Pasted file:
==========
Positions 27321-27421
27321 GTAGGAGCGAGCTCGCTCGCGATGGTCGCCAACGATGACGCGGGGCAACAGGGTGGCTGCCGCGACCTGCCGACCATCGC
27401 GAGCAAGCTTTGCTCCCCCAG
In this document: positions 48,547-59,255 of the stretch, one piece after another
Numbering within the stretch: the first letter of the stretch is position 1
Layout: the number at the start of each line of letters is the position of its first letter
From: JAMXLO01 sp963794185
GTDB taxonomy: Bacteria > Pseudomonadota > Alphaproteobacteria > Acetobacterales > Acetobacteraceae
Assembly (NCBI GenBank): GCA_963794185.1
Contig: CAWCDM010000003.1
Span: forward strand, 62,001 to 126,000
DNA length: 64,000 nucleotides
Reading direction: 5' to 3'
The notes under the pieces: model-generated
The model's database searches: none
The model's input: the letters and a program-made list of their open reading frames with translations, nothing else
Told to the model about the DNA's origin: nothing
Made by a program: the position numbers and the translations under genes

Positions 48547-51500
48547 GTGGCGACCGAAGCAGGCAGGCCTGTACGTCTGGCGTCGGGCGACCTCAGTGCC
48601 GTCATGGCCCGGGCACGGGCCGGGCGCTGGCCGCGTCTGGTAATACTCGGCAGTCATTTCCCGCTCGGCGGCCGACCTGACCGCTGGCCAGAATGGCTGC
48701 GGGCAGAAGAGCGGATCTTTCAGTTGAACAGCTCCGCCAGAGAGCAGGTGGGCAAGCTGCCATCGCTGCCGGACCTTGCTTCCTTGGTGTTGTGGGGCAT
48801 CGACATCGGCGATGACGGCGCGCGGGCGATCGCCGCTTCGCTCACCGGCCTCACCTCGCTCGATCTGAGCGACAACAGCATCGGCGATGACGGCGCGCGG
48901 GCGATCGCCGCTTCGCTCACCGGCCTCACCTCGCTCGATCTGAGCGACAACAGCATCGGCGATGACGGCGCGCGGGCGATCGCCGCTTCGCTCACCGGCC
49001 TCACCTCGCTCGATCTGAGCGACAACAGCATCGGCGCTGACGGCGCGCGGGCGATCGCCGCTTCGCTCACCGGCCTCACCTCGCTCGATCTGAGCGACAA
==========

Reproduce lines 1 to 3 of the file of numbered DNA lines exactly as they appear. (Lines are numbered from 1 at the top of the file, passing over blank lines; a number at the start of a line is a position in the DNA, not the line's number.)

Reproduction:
Positions 27321-27421
27321 GTAGGAGCGAGCTCGCTCGCGATGGTCGCCAACGATGACGCGGGGCAACAGGGTGGCTGCCGCGACCTGCCGACCATCGC
27401 GAGCAAGCTTTGCTCCCCCAG